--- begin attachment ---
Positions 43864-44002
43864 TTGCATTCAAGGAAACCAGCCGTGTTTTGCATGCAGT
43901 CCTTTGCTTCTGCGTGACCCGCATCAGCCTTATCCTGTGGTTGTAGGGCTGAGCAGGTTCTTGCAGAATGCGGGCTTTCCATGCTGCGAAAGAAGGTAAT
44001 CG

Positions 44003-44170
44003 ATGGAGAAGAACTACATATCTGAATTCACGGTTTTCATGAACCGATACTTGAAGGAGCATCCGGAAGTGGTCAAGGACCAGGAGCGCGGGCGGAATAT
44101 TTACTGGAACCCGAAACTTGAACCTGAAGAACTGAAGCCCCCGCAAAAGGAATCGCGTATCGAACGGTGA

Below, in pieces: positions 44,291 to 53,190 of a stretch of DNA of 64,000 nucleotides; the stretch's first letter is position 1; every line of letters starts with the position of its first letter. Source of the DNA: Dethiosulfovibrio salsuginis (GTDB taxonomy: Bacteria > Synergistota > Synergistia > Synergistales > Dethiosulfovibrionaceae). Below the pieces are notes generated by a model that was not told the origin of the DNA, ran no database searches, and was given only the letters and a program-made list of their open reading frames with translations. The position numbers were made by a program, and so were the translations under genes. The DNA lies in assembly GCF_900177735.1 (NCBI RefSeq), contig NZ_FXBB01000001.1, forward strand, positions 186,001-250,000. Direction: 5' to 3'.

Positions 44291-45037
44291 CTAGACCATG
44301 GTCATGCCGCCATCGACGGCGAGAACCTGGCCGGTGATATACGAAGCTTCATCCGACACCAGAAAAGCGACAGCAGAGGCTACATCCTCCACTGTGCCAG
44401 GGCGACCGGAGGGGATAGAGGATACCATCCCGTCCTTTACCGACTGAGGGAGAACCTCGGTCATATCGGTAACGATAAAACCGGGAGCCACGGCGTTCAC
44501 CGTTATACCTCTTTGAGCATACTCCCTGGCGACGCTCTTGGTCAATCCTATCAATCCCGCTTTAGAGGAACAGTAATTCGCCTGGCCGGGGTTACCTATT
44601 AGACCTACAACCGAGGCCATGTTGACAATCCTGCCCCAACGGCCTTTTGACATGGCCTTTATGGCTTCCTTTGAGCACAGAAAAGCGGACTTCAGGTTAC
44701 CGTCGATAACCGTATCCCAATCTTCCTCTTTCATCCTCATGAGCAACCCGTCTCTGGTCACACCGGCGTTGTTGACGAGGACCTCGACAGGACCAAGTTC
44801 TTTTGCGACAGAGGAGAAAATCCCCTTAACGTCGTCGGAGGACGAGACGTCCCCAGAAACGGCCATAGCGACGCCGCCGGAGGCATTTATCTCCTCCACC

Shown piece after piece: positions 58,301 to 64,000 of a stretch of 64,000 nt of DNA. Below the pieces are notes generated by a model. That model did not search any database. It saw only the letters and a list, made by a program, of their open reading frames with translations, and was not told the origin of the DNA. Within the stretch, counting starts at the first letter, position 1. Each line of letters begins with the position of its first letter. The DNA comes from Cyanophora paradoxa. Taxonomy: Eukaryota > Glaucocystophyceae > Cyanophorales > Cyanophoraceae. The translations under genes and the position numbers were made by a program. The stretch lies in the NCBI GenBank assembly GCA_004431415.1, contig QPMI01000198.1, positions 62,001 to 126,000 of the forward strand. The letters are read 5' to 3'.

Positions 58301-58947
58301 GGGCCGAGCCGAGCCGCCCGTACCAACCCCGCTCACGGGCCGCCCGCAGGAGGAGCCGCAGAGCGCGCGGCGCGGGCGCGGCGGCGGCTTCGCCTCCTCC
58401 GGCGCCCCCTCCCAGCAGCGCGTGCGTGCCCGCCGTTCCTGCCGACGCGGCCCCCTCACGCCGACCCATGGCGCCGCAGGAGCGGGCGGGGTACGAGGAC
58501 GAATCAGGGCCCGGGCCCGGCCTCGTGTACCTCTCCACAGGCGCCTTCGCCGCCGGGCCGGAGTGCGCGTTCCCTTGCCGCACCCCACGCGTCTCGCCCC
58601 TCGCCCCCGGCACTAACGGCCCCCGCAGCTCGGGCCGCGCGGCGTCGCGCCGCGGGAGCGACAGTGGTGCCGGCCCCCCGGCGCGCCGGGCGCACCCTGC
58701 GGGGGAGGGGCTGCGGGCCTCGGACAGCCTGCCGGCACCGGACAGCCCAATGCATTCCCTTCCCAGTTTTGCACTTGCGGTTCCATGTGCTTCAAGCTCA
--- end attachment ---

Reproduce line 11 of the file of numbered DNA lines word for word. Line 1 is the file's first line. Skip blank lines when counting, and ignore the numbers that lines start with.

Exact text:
44301 GTCATGCCGCCATCGACGGCGAGAACCTGGCCGGTGATATACGAAGCTTCATCCGACACCAGAAAAGCGACAGCAGAGGCTACATCCTCCACTGTGCCAG